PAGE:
Fresh cream cake specialist Cake Box has posted a strong performance in the first half of the year, with like for like sales up excluding a period of lockdown enforced store closures.
In a half year update, published today (12 October), it said the positive momentum in group sales pre-Covid continued following the reopening of its estate. Revenues for the 20 weeks to 30 September 2020 hit £8.6m, with store like-for-like sales up 12.1% for the same period.
Looking at the full half year, which included six weeks during which Cake Box’s entire estate was closed due to UK lockdown, revenue was down slightly on 2019 falling by 2% from £8.8m.
It also noted an ongoing benefit from the launch of its delivery service through takeaway platforms including Uber Eats, Just Eat and Deliveroo, with online sales increasing 81% compared to the same period last year.
Six new franchise stores were opened during the half year, bringing the total number of stores to 139. Recent openings included Chatham, Swindon and Hemel Hempstead with three further ones expected to open imminently.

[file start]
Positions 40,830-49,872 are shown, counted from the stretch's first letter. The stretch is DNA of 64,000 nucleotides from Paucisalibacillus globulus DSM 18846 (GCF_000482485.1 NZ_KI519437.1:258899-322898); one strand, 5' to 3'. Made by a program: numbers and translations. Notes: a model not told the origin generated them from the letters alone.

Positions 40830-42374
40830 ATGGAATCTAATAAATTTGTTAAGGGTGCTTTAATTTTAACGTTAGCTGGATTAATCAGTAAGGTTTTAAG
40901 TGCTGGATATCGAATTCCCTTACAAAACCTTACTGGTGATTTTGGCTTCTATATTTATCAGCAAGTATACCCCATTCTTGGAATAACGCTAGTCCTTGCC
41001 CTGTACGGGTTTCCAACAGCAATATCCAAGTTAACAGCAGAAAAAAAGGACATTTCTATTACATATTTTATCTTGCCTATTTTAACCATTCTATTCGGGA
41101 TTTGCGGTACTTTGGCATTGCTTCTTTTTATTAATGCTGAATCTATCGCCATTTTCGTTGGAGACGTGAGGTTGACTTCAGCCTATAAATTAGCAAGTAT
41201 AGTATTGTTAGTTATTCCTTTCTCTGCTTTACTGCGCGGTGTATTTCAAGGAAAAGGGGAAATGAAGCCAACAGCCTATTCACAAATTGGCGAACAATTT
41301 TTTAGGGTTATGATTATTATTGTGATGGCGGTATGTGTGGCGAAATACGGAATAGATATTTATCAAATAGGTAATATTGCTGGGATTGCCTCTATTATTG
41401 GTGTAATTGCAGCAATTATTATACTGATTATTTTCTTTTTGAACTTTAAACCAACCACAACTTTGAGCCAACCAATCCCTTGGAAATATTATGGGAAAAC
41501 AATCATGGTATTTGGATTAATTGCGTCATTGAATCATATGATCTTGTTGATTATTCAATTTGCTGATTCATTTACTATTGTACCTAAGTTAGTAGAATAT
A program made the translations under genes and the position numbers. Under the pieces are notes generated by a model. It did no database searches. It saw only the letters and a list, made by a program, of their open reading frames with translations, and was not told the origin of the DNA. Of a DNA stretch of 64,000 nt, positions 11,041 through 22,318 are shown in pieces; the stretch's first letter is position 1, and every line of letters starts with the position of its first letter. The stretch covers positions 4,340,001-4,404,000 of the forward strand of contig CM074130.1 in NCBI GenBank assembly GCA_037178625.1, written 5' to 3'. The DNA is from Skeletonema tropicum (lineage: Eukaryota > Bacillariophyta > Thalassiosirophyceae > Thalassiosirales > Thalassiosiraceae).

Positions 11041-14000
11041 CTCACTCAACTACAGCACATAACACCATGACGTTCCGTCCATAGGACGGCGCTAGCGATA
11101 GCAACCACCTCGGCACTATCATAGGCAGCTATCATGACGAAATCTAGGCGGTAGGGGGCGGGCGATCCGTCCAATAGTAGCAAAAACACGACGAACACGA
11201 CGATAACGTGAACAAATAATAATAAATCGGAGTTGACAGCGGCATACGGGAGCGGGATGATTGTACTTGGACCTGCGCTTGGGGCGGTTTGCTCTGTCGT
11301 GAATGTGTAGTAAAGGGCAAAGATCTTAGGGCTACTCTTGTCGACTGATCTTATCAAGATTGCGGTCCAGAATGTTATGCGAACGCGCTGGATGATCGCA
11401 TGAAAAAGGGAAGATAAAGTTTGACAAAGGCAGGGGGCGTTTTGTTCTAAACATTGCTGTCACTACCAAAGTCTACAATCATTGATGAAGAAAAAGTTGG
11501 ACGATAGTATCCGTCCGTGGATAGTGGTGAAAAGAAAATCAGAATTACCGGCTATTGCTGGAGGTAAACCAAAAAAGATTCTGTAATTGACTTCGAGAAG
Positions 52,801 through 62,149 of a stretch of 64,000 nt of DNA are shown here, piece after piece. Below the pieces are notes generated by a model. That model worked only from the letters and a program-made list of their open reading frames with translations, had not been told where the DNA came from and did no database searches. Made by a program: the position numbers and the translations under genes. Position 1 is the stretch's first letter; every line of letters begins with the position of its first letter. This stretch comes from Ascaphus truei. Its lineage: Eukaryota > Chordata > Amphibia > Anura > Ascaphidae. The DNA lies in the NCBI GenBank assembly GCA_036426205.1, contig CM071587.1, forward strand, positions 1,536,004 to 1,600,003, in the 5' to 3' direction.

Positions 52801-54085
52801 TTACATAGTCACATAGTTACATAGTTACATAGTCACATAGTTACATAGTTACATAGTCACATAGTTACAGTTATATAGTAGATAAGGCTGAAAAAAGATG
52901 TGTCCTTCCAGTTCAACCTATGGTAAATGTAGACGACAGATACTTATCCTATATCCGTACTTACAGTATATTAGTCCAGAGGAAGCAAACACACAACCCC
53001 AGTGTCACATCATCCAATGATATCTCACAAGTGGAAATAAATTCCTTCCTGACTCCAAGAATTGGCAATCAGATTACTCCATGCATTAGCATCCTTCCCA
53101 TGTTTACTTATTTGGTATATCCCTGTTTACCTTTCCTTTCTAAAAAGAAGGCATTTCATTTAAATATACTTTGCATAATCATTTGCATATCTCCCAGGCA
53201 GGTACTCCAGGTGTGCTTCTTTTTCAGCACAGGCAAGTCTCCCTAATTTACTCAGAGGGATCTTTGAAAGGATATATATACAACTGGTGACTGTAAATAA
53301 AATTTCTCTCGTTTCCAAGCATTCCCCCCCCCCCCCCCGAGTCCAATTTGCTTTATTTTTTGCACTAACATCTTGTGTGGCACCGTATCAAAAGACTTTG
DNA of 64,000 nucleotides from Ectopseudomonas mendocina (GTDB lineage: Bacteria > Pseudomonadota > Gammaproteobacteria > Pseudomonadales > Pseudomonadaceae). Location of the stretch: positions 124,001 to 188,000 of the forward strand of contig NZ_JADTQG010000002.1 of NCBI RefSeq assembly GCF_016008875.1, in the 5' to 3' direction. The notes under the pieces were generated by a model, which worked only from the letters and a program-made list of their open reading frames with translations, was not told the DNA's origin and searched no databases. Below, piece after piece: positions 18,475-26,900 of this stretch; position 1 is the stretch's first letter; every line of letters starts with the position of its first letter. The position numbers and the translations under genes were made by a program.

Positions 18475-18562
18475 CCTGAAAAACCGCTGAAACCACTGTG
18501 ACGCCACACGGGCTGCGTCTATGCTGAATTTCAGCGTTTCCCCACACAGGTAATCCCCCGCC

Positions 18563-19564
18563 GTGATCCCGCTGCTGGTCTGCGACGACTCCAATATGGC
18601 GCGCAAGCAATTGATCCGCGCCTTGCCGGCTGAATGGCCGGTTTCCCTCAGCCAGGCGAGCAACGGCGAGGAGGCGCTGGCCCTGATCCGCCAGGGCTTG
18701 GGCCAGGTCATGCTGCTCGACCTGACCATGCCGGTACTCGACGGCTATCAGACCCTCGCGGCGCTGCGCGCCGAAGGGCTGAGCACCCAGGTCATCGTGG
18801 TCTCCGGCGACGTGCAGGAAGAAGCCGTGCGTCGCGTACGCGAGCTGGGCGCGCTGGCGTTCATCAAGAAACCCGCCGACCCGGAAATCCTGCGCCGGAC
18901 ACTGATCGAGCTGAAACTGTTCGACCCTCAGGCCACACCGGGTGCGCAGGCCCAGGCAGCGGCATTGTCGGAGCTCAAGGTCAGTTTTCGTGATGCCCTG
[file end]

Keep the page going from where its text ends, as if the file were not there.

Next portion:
It added that it has a ‘very strong pipeline’ of new franchisees, driving confidence that the franchise store rollout programme will return to the levels seen prior to the onset of Covid-19. It is currently holding deposits for 47 sites across the country.
Sukh Chamdal, Cake Box co-founder and CEO said the company’s performance was testament to the “dedication, agility and entrepreneurial spirit” of franchisees and employees.
“We continue to see strong momentum across the business both in store and online, with like-for-like sales of 12.1% since reopening the business. We have received a record number of new store applications, giving us confidence that the momentum in our national rollout will return to pre- COVID levels,” Chamdal added.
“Despite the wider environment, our unique proposition for customers and potential franchisees remains highly attractive and we are confident of further progress in the second half.”
Cake Box had £5m cash at the end of the period, having repaid government money received for employees that were furloughed and unable to work due to Covid-19.